Accountability court gets six weeks to conclude Nawaz, Dar's corruption cases
ISLAMABAD: The Supreme Court ordered on Tuesday a six-week extension for Accountability Court-I Judge Mohammad Bashir to conclude the corruption references against deposed prime minister Nawaz Sharif and former finance minister Ishaq Dar.
This is the fourth time the deadline for the high-profile cases has been extended since the trial started in September last year.
The Supreme Court had originally set a deadline of six months to conclude the cases but it was extended thrice, with the new date falling on July 10.
On Monday, the accountability court had requested the apex court for an extension in the deadline.
As a two-member bench headed by Chief Justice of Pakistan Justice Saqib Nisar and comprising Justice Ijazul Ahsan took up the plea, Nawaz's counsel Khawaja Haris contended that the witnesses and evidence are similar in all three references against his client; thus a different judge should hear the remaining two references after giving his verdict in the Avenfield properties case.
Haris argued that the Avenfield judgment will have an impact on the other references, However, the chief justice disagreed, observing that the cases will proceed on merit and the court will write in its order that the trial will not be prejudiced.
The chief justice remarked that Haris' request will not be entertained while Justice Ahsan observed that the references are not similar.
Justice Ahsan also wondered how a judge who recorded statements of all the witnesses can be changed at this stage.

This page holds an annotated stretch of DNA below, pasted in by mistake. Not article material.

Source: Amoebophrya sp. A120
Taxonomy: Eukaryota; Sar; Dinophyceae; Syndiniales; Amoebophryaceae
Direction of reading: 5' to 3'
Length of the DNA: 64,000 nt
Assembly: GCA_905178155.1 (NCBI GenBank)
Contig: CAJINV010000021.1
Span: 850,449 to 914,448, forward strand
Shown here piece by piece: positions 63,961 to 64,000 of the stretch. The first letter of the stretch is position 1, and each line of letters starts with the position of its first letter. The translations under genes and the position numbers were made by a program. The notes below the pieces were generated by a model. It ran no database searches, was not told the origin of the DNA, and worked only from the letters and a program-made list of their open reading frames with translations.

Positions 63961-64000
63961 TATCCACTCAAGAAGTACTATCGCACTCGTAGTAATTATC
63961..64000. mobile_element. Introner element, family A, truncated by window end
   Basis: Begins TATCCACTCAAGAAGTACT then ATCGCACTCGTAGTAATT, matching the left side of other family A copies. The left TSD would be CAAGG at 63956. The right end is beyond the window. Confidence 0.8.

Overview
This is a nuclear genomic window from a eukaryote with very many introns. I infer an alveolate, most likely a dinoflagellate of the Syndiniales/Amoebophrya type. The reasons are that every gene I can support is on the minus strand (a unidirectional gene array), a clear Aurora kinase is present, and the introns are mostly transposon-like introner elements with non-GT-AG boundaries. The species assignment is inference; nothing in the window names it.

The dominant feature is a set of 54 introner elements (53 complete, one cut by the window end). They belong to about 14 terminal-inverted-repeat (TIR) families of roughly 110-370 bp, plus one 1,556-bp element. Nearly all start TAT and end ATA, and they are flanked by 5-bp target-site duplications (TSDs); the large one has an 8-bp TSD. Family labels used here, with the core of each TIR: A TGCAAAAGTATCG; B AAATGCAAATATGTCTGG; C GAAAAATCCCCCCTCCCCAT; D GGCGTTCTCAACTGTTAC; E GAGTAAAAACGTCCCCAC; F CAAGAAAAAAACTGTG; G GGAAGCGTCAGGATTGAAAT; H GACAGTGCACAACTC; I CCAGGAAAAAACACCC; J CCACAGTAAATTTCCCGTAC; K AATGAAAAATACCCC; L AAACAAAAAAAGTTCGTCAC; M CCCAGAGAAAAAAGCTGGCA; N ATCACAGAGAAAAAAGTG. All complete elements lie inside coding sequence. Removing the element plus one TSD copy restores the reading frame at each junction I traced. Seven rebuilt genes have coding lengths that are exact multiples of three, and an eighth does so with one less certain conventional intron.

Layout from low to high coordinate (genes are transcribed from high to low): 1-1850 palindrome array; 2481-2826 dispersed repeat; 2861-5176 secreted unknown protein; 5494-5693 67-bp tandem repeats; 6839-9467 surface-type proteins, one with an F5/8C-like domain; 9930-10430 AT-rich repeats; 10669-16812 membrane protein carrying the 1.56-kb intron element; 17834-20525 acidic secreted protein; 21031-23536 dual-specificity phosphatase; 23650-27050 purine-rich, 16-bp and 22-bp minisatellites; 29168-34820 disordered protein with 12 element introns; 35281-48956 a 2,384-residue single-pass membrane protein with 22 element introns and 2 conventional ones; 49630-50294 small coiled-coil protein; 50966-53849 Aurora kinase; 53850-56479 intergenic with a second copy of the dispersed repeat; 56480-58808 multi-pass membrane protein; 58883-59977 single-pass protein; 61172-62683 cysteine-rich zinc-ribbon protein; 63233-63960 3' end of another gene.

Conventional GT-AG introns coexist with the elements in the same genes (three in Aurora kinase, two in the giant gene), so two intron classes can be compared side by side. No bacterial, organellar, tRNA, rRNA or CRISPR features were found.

Haris, however, argued that the trial court judge should hear his plea instead to which the chief justice agreed.
During the proceedings, the bench observed it is sure Haris will conclude the proceedings on time. "Will your relation with me improve now," the chief justice quipped, addressing Haris. He added that NAB had asked for four weeks but the court is giving him six weeks instead.
Chief Justice Nisar lamented that Haris mentions 'unfairness' repeatedly, asserting that the Supreme Court cannot even think of being unfair.
"Are you aware of all the work the Supreme Court is doing [for the country's benefit]," the chief justice asked.
The court then gave the trial court six weeks to conclude the cases and observed that the deadline may be extended if the references are not concluded on time.
The National Accountability Bureau (NAB) had filed three references against the Sharif family last year after the Panama Papers case verdict against Nawaz.
Last week, the accountability court sentenced Nawaz, daughter Maryam and son-in-law Capt (retd) Safdar to jail in the Avenfield properties reference.
After the court's verdict, the remaining cases pertain to the Al-Azizia Steel Mills and Hill Metal Establishment, and offshore companies including Flagship Investment Limited.
Nawaz's counsel seeks change of judge
During the hearing of the Al Azizia reference on Monday, Haris, Nawaz’s counsel, had objected to the judge’s hearing of the remaining two references after having given his verdict in one reference.
Haris argued that the judge cannot hear these cases as they contain a similar set of evidence and the judge has made his opinion clear on the matter after the Avenfield verdict. He further asked the judge to mention his objections in the letter to the apex court.
Haris contended that the proceedings should be taken forward once directions from the Supreme Court have been received in this regard.
"We wanted all the references to be decided simultaneously," Nawaz's counsel remarked further.
The judge then adjourned the hearing until July 12.
Nawaz and his sons, Hussain and Hasan, are accused in all three references whereas Maryam and Safdar were accused in the Avenfield reference only.
The two brothers, based abroad, have been absconding since the proceedings began last year and were declared proclaimed offenders by the court.